It’s an incomplete metaphor, of course. The most widespread and pernicious form of racism, structural racism, is bypassed to (yet again) individualise the problem. And our modern sensibilities want to ask why, instead of getting a white journalist to essentially black up, to know what being black or Jewish feels like - why not just get someone to tell us who’s… you know… black or Jewish?

But it captures something of how racism feels, from creators who had themselves experienced racism. And it does it juxtapositionally - it’s about having monsterisation thrust upon you.

(And as times went on even white-bread DC comics got in on the act. In 1970, issue 106 of ‘Superman’s Girlfriend Lois Lane’ was titled ‘I am Curious (Black)', where she declares “it’s important that I live the next 24 hours as a black woman.”)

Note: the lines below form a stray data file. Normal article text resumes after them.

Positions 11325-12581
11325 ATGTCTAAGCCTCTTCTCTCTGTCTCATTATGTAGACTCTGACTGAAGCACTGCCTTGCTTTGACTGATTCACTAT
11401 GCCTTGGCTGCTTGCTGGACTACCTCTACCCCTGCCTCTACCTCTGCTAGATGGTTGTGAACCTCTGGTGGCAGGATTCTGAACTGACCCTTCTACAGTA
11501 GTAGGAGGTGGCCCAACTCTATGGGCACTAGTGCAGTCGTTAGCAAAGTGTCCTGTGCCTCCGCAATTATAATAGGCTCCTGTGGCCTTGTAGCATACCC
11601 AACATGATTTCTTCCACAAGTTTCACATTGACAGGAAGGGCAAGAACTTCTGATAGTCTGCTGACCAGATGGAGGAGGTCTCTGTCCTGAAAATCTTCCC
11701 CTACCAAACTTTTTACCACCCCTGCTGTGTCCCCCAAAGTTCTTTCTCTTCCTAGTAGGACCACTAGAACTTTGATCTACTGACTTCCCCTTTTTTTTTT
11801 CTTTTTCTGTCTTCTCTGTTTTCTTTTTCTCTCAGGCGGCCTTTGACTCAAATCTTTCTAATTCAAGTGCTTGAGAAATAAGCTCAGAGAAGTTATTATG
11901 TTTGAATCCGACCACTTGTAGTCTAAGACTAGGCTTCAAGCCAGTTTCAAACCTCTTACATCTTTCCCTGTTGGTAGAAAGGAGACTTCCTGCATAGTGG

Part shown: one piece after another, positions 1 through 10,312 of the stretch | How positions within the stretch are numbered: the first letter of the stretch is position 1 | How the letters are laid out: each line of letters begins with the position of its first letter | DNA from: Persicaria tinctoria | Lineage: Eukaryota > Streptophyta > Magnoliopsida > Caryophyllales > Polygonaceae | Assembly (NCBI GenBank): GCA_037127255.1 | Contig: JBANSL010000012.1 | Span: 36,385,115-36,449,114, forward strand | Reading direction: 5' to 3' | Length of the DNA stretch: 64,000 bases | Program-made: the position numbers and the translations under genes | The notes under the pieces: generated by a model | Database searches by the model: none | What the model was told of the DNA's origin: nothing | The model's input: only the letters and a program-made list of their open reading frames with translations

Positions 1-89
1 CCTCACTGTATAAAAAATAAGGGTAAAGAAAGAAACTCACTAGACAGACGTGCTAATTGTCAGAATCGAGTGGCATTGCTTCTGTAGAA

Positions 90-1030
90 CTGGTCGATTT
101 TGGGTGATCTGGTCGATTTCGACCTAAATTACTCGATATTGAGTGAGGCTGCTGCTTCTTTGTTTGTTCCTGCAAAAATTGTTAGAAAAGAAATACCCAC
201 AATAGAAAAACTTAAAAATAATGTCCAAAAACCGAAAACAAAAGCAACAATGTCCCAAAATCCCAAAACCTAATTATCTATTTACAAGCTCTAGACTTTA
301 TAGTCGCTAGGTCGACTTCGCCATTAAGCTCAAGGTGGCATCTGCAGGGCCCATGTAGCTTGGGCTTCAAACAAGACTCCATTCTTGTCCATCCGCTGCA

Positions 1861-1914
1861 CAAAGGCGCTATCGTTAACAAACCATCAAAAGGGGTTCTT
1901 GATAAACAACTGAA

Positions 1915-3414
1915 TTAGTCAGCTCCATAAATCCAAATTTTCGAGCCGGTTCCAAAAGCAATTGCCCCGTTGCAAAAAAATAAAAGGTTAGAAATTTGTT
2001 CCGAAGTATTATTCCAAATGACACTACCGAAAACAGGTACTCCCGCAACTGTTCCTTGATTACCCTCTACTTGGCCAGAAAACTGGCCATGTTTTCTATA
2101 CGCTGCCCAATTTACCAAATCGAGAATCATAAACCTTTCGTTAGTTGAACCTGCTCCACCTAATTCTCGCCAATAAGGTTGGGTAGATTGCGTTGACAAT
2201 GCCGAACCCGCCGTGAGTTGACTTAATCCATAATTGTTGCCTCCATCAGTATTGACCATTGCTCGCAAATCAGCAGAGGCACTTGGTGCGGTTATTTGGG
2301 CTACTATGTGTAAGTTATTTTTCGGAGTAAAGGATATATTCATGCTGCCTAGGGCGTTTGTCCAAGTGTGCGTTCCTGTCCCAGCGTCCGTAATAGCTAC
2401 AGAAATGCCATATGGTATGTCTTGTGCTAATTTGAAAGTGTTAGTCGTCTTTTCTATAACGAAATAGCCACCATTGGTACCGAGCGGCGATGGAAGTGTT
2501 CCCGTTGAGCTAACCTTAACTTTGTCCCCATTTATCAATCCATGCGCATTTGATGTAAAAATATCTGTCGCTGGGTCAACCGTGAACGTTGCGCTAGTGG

”Got to Make Way” 

So, how do mutants differ? In the first X-Men film, released in 2000, Professor X spells out the concept:

“Mutation, it is the key to our evolution. It is how we have evolved from a single-celled organism into the dominant species on the planet. This process is slow, normally taking thousands and thousands of years. But every few hundred millennia, evolution leaps forward.”

Though back in ’X-Men’ 1, Lee has still not entirely given up on his belief in the transformative properties of radiation. Here the great Professor says “I was born of parents who had worked on the first A bomb project…. I am a mutant… possibly the first.” Lee had previously loaded the Marvel universe with the stuff, springing up like whack-a-mole, always a flying canister or glowing spider for the unfortunate to run into. He now declares it all-pervasive. Functionally, of course, it’s still magic pixie dust mislabelled as science. Yet that upping of the ante makes a difference.